Mission #1

As the Chinese prepared for the congress, the WHO sent in the mission it had proposed on February 20. The team arrived in Beijing on February 23. They were senior officials: Dr. Oshitani, the WPRO regional advisor on communicable diseases, Dr. Keiji Fukuda from the US CDC’s influenza division, and Dr. Masato Tashiro an influenza expert from Japan’s National Institute of Infectious Diseases. While admitted into China as WHO temporary advisors, they hoped for meetings with Chinese health officials. On February 24, WHO-Beijing faxed terms of reference for the team to MoH, asking for meetings in Beijing, plus Fujian and Guangdong provinces.

The ministry on February 27 gave permission, but for Beijing only. WHO could not dispatch a team to Guangdong without approval; even if the individuals traveled to Guangdong, without official permission no one would speak to them. As WHO-Beijing officer Chin explains it: “If the Chinese government is not opening up, doesn’t allow you to travel, we cannot simply say I’m going to go to investigate. That’s a non-starter.” [14]

Dr. Chin on securing travel permission.

Dr. Daniel Chin

Only on March 3 was the team finally able to meet with officials at the Ministry of Health. On March 6-7, it visited the China CDC, where it was given clinical, epidemiological and laboratory information about Guangdong (and a potential avian flu outbreak in Fujian). Schnur recalls the team querying: “Do you have the equipment and reagents to do tests for new influenza viruses?” The Chinese accepted an offer of training, equipment and reagents from the US CDC to improve capacity for virus testing. But while there was much discussion about influenza as a possible cause, Dr. Hong Tao, a senior CCDC official, continued to advance the February 19 view that it was chlamydia . [15]

Chlamydia . “The Chinese kept talking about chlamydia ,” recalls Bekedam. He had been trying for two weeks to determine if there was any basis to the chlamydia claim. But he had found no one prepared to defend that hypothesis: the global experts he consulted “came back and said it’s absolutely not possible.” Even Chinese experts were “giving either hints or telling me that they were not happy that the China CDC was thinking it was chlamydia,” he says. Yet his efforts to persuade CCDC to abandon the theory were fruitless. He knew what the problem was: the official advancing the theory was too senior to be contradicted. “Here, if the professor or whoever is the most senior person says something, the level of discussion is not sufficient for good science. And that was happening,” he observes.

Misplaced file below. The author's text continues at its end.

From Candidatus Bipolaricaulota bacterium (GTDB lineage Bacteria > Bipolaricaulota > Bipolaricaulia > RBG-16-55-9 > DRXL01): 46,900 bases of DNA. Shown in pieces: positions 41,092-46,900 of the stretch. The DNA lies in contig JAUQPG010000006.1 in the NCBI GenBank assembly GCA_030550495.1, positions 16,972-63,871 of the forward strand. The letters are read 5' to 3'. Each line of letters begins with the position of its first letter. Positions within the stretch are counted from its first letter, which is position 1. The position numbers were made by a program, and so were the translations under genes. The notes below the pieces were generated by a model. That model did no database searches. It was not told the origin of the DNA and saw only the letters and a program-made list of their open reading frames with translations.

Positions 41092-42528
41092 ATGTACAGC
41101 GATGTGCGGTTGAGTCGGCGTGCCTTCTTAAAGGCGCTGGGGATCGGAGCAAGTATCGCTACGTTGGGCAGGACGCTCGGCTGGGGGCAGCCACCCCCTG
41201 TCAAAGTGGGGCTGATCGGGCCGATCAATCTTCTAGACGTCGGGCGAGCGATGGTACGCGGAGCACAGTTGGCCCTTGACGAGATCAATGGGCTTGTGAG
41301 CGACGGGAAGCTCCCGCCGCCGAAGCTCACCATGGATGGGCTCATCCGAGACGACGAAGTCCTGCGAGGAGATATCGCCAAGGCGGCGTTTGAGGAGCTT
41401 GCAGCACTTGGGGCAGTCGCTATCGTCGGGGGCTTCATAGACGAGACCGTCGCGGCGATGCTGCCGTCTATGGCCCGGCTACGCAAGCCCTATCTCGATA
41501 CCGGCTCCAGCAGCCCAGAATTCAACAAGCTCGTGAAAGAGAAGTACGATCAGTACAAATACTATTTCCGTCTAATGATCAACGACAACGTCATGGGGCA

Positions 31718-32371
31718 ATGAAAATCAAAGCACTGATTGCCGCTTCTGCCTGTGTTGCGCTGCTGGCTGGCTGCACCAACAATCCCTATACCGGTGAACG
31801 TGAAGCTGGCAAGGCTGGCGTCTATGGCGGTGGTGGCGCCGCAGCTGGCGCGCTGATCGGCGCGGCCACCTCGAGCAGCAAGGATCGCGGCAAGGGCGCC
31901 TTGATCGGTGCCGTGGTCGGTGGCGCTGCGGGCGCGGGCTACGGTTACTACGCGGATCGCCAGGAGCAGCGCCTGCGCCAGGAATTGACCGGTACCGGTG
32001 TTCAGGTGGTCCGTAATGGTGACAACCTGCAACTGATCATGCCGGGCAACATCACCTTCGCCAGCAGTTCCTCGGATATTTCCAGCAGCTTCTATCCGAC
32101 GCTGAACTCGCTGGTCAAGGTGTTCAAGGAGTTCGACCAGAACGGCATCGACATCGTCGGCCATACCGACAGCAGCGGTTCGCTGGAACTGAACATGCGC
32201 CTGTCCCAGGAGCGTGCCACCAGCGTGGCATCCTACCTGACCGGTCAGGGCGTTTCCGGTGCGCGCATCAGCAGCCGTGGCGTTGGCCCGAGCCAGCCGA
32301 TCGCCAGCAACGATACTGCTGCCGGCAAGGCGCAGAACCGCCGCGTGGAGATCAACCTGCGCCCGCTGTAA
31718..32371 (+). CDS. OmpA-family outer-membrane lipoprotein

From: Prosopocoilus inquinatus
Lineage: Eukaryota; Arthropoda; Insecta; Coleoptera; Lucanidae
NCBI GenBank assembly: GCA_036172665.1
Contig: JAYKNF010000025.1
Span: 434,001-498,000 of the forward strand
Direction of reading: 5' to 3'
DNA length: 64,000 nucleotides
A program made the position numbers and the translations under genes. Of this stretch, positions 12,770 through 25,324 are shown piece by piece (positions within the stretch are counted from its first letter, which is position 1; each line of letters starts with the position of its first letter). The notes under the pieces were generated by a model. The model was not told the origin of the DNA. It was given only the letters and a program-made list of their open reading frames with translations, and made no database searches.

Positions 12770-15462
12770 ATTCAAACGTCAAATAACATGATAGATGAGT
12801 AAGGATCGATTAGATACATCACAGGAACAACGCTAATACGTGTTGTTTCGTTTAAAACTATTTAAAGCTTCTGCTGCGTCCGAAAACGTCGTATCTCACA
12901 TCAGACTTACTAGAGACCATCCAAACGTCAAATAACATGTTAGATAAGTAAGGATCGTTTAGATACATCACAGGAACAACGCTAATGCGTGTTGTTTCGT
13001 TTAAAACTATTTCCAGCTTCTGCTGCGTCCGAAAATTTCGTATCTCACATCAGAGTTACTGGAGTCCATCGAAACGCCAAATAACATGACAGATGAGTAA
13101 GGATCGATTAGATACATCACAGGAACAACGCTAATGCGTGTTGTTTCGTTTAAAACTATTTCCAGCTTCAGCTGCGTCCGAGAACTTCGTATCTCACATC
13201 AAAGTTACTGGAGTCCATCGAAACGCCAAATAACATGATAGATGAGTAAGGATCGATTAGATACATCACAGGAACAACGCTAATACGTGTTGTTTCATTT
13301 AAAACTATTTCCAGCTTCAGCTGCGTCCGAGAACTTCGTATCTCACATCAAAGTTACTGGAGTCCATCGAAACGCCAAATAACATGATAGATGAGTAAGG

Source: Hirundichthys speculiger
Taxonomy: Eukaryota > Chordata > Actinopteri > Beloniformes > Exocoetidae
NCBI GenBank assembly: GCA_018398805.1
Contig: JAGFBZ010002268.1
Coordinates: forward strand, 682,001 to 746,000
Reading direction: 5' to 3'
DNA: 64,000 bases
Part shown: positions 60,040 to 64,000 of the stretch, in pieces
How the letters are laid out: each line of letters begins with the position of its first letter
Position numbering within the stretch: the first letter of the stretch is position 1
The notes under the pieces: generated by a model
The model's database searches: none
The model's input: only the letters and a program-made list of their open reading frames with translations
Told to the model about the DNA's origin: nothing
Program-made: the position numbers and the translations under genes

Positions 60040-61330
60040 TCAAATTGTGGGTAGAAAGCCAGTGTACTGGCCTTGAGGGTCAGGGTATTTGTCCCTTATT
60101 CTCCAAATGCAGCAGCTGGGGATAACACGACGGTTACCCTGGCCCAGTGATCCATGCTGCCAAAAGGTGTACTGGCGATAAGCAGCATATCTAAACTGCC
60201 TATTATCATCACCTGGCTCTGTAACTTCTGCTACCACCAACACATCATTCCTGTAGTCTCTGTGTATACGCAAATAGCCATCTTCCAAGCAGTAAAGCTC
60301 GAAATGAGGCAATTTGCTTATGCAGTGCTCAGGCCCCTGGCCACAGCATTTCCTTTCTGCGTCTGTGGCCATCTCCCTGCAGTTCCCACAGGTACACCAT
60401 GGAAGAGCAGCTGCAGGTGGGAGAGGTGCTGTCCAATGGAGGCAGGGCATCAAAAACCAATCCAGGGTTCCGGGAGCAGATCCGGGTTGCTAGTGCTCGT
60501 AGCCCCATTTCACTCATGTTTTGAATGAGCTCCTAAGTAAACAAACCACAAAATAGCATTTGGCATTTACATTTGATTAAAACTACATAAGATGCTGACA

Guangdong didn’t agree with it, Shanghai didn’t agree with it. The universities didn’t agree with it. It was just unfortunate that somehow within the system they didn’t have enough possibilities to discuss [it].

Meanwhile, on March 6, Singapore reported cases of atypical pneumonia (travelers who had been in Hong Kong). Then on March 7, the team in Beijing received an urgent phone call from Vietnam. Says Schnur: “You heard this shouting and screaming in the background. It sounded like total chaos.” WHO’s Dr. Carlo Urbani was reporting from Hanoi that a strange respiratory disease had infected 12 staff in a hospital treating one patient.[16] He asked for additional personnel. Dr. Oshitani flew to Hanoi on March 10; Dr. Fukuda to Hong Kong.

[14]  Author’s interview with Dr. Daniel Chin in Beijing, November 2, 2012. All further quotes from Chin, unless otherwise attributed, are from this interview.

[15]  Unbeknownst to WHO and the international community, Chinese scientists on February 26 had isolated a coronavirus from Guangdong patients which made it clear the disease was not chlamydia. The scientists did not share this information with WHO. Source: WHO, SARS, p.9.

[16]  Dr. Urbani himself died of SARS on March 29.